… that is the question. I am happy with my gmail account, so should I buy a mobileme one? Can I use them both at the same time in some streamlined convenient integrated fashion? MobileMe is sexy, but gmail is convenient. What shall we do? Where can we go? Where is my stressbollen … I have to go.

A nice piece on that on cult of mac.

HD tapeless video and MACs

June 6, 2008 by

So ever eager to stay informed on purchase options that are not going to materialize – because A. I don’t really need the stuff, and B. it’s actually pretty expensive – lately I am getting a pro in tapeless HD camcorders.

It turns out, that even-though you can plug these camcorders in the computer, and usually can see the videos as files, the importing is by no means trivial. It seems that the codecs are far beyond the capabilities of the software one would usually use, and well what can I say: everybody seems to love their own proprieteriness a tad to much.

In this spirit here is a piece on 5 tapeless camcorders and how they work (or don’t) with a MAC. Good thing: the canon, which is on the top of my virtual ‘I would buy it if I would need it’ list, seems to cooperate smoothly.

Tapeless camcorders are not a Mac’s best friend at MacWorld

Versions … subversion

June 4, 2008 by

This seems to be pretty interesting. … especially the free hosted repositories for quick and dirty collaborations. On the other hand, how can you trust someone with your data?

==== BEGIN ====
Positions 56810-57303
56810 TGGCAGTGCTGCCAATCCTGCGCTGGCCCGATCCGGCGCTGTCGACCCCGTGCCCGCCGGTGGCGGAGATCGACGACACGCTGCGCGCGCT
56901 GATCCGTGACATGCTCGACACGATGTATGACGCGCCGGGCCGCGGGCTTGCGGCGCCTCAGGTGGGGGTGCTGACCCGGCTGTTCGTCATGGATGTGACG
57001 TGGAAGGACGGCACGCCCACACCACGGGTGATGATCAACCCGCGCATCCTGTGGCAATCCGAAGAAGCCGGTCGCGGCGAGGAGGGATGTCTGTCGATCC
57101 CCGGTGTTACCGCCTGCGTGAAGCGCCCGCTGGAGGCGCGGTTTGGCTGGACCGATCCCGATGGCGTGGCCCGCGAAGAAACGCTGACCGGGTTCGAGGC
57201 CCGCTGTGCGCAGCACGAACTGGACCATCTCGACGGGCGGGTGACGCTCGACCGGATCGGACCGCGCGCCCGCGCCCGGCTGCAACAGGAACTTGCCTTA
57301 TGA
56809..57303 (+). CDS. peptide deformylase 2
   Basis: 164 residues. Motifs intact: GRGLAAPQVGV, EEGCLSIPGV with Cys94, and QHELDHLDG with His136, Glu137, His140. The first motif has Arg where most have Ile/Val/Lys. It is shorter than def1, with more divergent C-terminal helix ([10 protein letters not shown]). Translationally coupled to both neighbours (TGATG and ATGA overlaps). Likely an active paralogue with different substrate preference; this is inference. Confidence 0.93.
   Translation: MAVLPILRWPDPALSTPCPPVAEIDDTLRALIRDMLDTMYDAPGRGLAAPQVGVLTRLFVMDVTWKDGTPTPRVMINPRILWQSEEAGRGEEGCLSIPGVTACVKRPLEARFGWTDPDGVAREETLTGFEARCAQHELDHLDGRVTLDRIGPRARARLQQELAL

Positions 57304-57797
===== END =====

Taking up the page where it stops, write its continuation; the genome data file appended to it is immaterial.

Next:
Anyway, I will keep Versions on the radar, because a handy subversion client that keeps track of all the working copies on my harddisc looks … promising.

Big file transfers: drop.io

May 23, 2008 by

Occasionally I have to transfer large amounts of data, or just distribute data, or slides to students.

Before

Until now I did it by checking out for a free space somewhere on the server, fiddling with htaccess files, if it was not meant for public access, distributing the URL, rechecking it, if it really worked … for which I sometimes had to log in via ssh, and change the settings with chmod … this was cool, because it looked fancy to have data on your server. All the rest of the procedure … sucked, and the sysadmin did not like my 50MB files a lot.

Now

I just go to drop.io and upload the stuff. I choose a nice URL e.g., drop.io/mynicedata, choose a password – or not, choose a separate admin password for me – or not. bamm. done. 15min work reduced to 1min. No registering, no signup, the only downside I found is the 100MB limit – but well, I can live with that.

Apple users are productive -> have lots of time at their disposal

February 6, 2008 by

Seriously, how far ahead of schedule do you have to be to copy-past preference list entries into your ‘favorite’ base64 converter, and check whether there is something interesting to find.

Assuming they used up all other interesting stuff available, before engaging in this … aham, that is pretty impressive:

Super Tuesday Easter Egg in iPod touch

enjoy.

syslogd gone wild

January 8, 2008 by

Since Leopard my mac sometimes begins to freeze and I recognized that my syslogd is running at 100-150% with 1Gb of virtual memory. I wondered a little bit about it and began digging in Google.

My research ended in a guess. (If its wrong – please drop me a note)

The reason is, that buggy programs are filling up the syslogd with debug messages – mostly Apple Event Debug messages in my case. When the file /var/log/asl.db is over 20-25 mb big, the syslogd goes wild

so execute in your prefered shell

     sudo rm /var/log/asl.db && sudo killall syslogd

and it will stop for a while.

 

I am looking for a permanent solution. If you know one – please drop me note.

have fun
               thorolf